The Observer NOVEMBER 20, 2005 - by Paul Morley


Too many Eno fans are making a fuss over one of his ambient classics being used in a commercial, writes our man who now has his own album out.

There has been appalled on-line reaction to the use by Orange Telecommunications of Brian Eno's 1/1 from Music For Airports, which is to ambient music what Miles's Kind Of Blue is to jazz. Agitated bloggers consider the precious Airports music soiled for ever. They will no longer be able to listen to Eno's withdrawn, weightless masterpiece without thinking of the cynical workings of an ersatz existential mobile phone company, or the washing powder and nappy ads that come before and after. They worry that Eno's sublime conceptual approach to sentimental music has been turned into the tamed, soppy real thing, that the music, so deliciously homeless, has been given a terribly gaudy home.

Eno perfected his notion of an ambient music, a tempo-less, wordless, floating accumulation of moving repetition and static space, in 1976, in the thick of punk, while everyone around him was getting noisier and noisier and cranking up the revolting guitars. He invented, or gave a name to, ambient music at about the same time punk was being tagged. Thirty years on, punk stylings have drenched the mainstream, and ambient music, Eno's intellectual muzak, has also, more remarkably, leaked into everyday life.

The Eno blog-snobs resent that what they thought represented a dignified quietness far away from vulgar commercial interference has been turned into a mere jingle. There is horror that Eno has ruined the spectral beauty of his own music by selling it in such a way - his voluptuous Windows 95 start-up sound, a classic example of concentrated miniaturisation, equally well rewarded, is not deemed as despicable as the selling of the fragile, significant Airports. They're not satisfied even if he's donating his fee to charity. It's still shoddy, they moan, as if this is the post-modern equivalent of Dylan going electric, or going to Starbucks.

The ad features a gently suggestive neo-avant-garde dance, and some mumbo jumbo about ageing. It doesn't squash the music's subversive sonic tenderness. It temporarily re-frames it. You still get the feeling the music will be around centuries longer than Orange, ITV or people who use mobile phones.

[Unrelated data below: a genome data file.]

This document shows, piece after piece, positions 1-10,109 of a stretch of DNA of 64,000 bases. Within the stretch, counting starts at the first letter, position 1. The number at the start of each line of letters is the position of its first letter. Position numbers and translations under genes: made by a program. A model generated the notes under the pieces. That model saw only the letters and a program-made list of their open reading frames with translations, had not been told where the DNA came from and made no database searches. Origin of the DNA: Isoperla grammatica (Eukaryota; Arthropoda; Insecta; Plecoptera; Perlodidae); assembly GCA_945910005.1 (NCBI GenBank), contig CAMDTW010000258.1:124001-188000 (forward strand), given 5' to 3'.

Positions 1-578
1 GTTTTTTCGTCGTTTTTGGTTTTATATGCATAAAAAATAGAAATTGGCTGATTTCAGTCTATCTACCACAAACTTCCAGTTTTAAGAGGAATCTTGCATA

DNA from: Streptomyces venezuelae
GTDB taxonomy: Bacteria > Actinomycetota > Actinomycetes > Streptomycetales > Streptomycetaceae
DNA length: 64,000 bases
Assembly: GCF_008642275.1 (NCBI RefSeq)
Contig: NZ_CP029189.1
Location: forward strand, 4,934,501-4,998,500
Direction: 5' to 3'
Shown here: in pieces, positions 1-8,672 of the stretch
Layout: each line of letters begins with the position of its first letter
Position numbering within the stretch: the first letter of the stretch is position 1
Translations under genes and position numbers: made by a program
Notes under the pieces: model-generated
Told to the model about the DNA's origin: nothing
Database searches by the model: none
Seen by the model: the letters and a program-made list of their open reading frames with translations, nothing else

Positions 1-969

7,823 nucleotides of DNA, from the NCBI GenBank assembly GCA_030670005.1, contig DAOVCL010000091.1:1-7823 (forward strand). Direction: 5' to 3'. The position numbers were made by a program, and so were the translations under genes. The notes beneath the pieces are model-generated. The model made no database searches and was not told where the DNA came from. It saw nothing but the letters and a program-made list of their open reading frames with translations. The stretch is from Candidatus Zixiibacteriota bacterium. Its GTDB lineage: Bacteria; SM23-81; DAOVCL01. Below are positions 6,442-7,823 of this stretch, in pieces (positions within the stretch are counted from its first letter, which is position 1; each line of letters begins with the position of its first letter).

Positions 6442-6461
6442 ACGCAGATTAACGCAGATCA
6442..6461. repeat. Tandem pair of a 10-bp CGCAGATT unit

The ambient Eno helped popularise was a profoundly pretty music derived from turn of the century impressionist classical music, early-'60s minimalism and the deadpan post-Stockhausen electronics of Can, Cluster and Tangerine Dream. It was a tantalising thought that Eno's dramatically undramatic music would eventually cross over from the fetishised margins of rock and join up with the rest of pop music.

When I am watching Coronation Street, 1/1 drifting into hearing during the break sounds astounding, not disappointing. It seems that the ambient experiment, begun over a hundred years ago by Erik Satie, with what he called 'furniture music', has finally reached its destination. It wasn't meant to quietly slip off the planet, even though it sounded as if it was, and was made, to an extent, not to be actually heard. It wasn't meant to disappear into the hearts and minds of an elite few. It was meant to belong in the world, as familiar as a chair, a table, a tree.

Years before the explosions of mechanical reproduction, Satie anticipated a world, which we see all around us now, signified by the give-away white lines of the iPod headphones, where music would constantly fill space and time. Eno, acting as a kind of translator of Satie's work from one language to another, has taken Satie's original, pure idea of a blank everyday sound right into the middle of The Bill. Music, for better or worse now, does furnish the commercial world, and it is appropriate that Eno, as a leading practitioner of the filtering of the abstract into the everyday, should be heard right in the thick of things.

I'm going to get a bit bloggy myself now, and, in the spirit of Eno and Orange, a bit pluggy. As well as writing about music, I also make it. Perhaps I feel guilty that as a critic I always have to rely on the creativity of others and feel I must take the kind of risks performers do. Not that I want to pick up a guitar and pretend I'm Jack White being Jimmy Page being Johnny Shines, but I'm quite happy to pick up a box of Eno's advice cards Oblique Strategies and see where the suggestions inside lead me.

A couple of years ago, I picked a card from the pack, and it said: Remember those quiet evenings. Suddenly I was in the studio with ex-Auteur James Banbury, forming a group called Infantjoy - after a Blake poem about the need everyone has for a name. We found ourselves making an album imagining new sonic spaces between those of Eno and Satie, and producing music intended to be perfect for those quiet evenings.

I've written a book (Words And Music) about how Satie led to John Cage led to Eno led - around a few houses and through a few nightclubs - to Kylie Minogue, and I've been writing material to go with the remastered re-releases of the Eno catalogue (available through the website). As with the book and the Eno essays, the Infantjoy album, Where The Night Goes, is an attempt to explain my fascination with how every radical music movement can trace its roots back to Satie, and how Eno tugged Satie's revolutionary ideas and thoughts about form and content into the heart of pop music and the ITV schedules.

(Internal memo: suddenly not that keen on the idea to get people who I have recently been less than enthusiastic about reviewing the album. Don't know why. Orange should get some copies though.)

Where The Night Goes (SonyBMG) is also available on iTunes.